Planet B? Musk’s sky-high hopes for colony on Mars

‘It would be fun to be on Mars as grav­ity is 37% that of Earth, so you could lift heavy things’

The Guardian - - NEWS - As­tro­nauts on Mars would have to bring their own air and wa­ter sup­plies and wear heated suits Im­age: Detlev van Ravenswaay/ Sci­ence Photo Li­brary

Bil­lion­aire ex­plains plan for mil­lion-strong set­tle­ment, but ex­perts are scep­ti­cal

goal – would take be­tween 40 and 100 years, ac­cord­ing to the plans.

Be­fore full coloni­sa­tion takes place, though, he needs to en­tice the first pi­o­neers to pave the way. Musk, the man be­hind the rocket man­u­fac­turer SpaceX and Tesla elec­tric cars, sums up the cur­rent sit­u­a­tion in a Venn di­a­gram show­ing two non-in­ter­sect­ing cir­cles rep­re­sent­ing, on one side, the kind of peo­ple who would be up for get­ting on the Mars rocket and, on the other, those who could af­ford it. An op­ti­mistic es­ti­mate of the cur­rent cost is $10bn a per­son.

“What we need to do is to move those cir­cles to­gether,” ex­plains Musk, whose wealth was es­ti­mated at £15.2bn in May. If the mis­sion cost could be dropped to the cost of an av­er­age US house, he pre­dicts, peo­ple would start to sign up in big enough num­bers to kick off project multi-plan­e­tary civil­i­sa­tion. “Given that Mars would have a labour short­age for a long time, jobs would not be in short sup­ply,” he points out.

Through­out, the ar­ti­cle has a buoy­ant, even joc­u­lar, tone and does not get ex­ces­sively bogged down in tech­ni­cal de­tail. One sec­tion, en­ti­tled “Why Mars?”, spells out that the red planet is es­sen­tially the best of a bad lot. “Venus is a high-pres­sure – su­per-high-pres­sure – hot acid bath … not at all like the god­dess,” Musk writes. “So, it would be re­ally dif­fi­cult to make things work on Venus.” The moon is dis­missed as be­ing too small for his vi­sion: “I ac­tu­ally have noth­ing against go­ing to the moon, but I think it is chal­leng­ing to be­come mul­ti­plan­e­tary on the moon be­cause it is much smaller than a planet.”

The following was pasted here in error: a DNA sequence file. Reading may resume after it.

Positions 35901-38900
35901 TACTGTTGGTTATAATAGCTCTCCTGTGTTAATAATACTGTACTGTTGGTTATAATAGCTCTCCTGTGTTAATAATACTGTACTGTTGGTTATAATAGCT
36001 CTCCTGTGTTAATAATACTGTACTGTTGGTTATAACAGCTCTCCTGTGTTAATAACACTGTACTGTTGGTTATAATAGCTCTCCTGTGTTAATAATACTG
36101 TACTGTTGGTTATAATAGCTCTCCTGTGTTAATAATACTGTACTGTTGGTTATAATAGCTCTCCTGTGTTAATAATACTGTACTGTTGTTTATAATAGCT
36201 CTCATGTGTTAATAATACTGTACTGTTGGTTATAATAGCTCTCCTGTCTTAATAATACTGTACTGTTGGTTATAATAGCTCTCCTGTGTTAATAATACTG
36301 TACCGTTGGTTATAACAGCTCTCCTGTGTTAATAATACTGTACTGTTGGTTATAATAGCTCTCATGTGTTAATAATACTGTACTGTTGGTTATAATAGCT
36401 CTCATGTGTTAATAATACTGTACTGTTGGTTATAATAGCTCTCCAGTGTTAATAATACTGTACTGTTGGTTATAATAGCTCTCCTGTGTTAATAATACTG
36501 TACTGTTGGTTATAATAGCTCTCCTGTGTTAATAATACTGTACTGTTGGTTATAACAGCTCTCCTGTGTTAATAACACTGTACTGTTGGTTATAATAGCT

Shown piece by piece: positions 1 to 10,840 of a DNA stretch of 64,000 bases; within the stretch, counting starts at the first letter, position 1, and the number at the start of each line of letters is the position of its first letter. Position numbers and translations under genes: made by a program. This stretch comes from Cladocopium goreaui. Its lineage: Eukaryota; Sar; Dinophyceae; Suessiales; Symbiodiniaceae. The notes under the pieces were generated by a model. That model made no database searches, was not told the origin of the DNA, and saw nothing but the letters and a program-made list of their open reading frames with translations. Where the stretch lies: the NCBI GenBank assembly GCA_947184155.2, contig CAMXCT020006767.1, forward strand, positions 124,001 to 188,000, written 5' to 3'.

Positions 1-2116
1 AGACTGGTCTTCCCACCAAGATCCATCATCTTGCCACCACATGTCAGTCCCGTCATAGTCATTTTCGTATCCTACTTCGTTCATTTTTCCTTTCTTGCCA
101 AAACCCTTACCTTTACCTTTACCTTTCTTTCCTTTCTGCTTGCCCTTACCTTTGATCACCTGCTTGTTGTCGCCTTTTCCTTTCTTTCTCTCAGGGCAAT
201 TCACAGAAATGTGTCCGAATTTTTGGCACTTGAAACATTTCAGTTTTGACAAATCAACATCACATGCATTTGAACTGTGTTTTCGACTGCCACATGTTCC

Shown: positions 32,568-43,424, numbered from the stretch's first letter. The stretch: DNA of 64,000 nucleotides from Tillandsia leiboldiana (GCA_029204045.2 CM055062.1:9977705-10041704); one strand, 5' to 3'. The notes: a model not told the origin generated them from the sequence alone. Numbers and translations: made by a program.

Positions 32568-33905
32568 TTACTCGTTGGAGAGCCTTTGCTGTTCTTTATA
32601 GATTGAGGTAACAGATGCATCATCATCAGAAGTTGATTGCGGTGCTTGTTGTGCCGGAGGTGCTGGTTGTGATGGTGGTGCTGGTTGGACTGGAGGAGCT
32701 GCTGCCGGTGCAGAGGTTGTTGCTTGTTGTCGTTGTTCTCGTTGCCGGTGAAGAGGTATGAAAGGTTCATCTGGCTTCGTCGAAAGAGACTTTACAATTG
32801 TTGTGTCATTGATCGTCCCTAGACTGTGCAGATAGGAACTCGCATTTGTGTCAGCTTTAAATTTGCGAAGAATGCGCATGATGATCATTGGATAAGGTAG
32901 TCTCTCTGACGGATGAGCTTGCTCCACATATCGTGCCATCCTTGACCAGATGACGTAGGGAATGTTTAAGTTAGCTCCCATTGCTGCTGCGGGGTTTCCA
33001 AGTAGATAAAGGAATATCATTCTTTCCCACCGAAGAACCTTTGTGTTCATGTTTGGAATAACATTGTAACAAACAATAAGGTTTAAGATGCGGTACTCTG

He adds: “It would be quite fun to be on Mars be­cause you would have grav­ity that is about 37% of that of Earth, so you would be able to lift heavy things and bound around.” He pre­dicts that jour­ney times could be cut to 30 days.

The space­ship’s de­sign is summed up as “In some ways, it is not that com­pli­cated”, which crit­ics might point out runs con­trary to the rep­u­ta­tion of this field of sci­ence. Fi­nan­cially, there are some chal­lenges: “We have to fig­ure out how to im­prove the cost of trips to Mars by five mil­lion per cent.” How­ever, Musk has some ideas for how such tremen­dous sav­ings might be achieved. Reusing rock­ets could cut the cost of space­flight a thou­sand­fold and re­fu­elling in or­bit could make con­sid­er­able sav­ings too.

Space sci­en­tists re­main scep­ti­cal. In a re­cent in­ter­view, Ellen Sto­fan, for­mer Nasa chief sci­en­tist, dis­missed the idea that there would ever be a mass trans­fer of hu­mans to an­other planet, adding that trum­pet­ing the idea risked be­ing a dis­trac­tion from the prob­lems faced on Earth. “I don’t see a mass trans­fer of hu­man­ity to Mars, ever,” she said. “Job one is to keep this planet hab­it­able … There isn’t a planet B.”

Mark McCaugh­rean, se­nior adviser for sci­ence and ex­plo­ration at the Euro­pean Space Agency, struck a com­bat­ive note. “It’s a wild-eyed in­vest­ment pitch, pumped up by the en­thu­si­asm of cred­u­lous fan­boys brought up on comic book sci-fi, wrapped in evan­ge­lism of sav­ing hu­man­ity from it­self and the prob­lems we’ve wrought on this planet, a kind of mod­ern-day man­i­fest des­tiny,” he tweeted. “I’m less con­cerned about mak­ing hu­mans a multi-plan­e­tary species than I am about mak­ing the Earth a sus­tain­able multi-species planet, be­fore we go gadding off colonis­ing the so­lar sys­tem.”

Prof An­drew Coates, who works on the Ex­oMars rover ro­bot at Univer­sity Col­lege Lon­don’s Mullard Space Sci­ence Lab­o­ra­tory, said that the ques­tion of whether present or past life ex­isted on Mars needed to be an­swered be­fore a manned mis­sion, which could con­tam­i­nate the sur­face, could be con­sid­ered. “There’s a moral im­per­a­tive to keep Mars as it is for the mo­ment. Un­til we’ve con­clu­sively an­swered that ques­tion we should keep our feet on the ground … go­ing there would be cos­mic van­dal­ism.”

And what is the timescale for the project? Musk states that he is be­ing “in­ten­tion­ally fuzzy” about when the vi­sion might be­come a re­al­ity, though the first flights could start as early as 2023. “If things go su­per-well, it might be in the 10-year time­frame, but I do not want to say that is when it will oc­cur,” he said.

To boldly go

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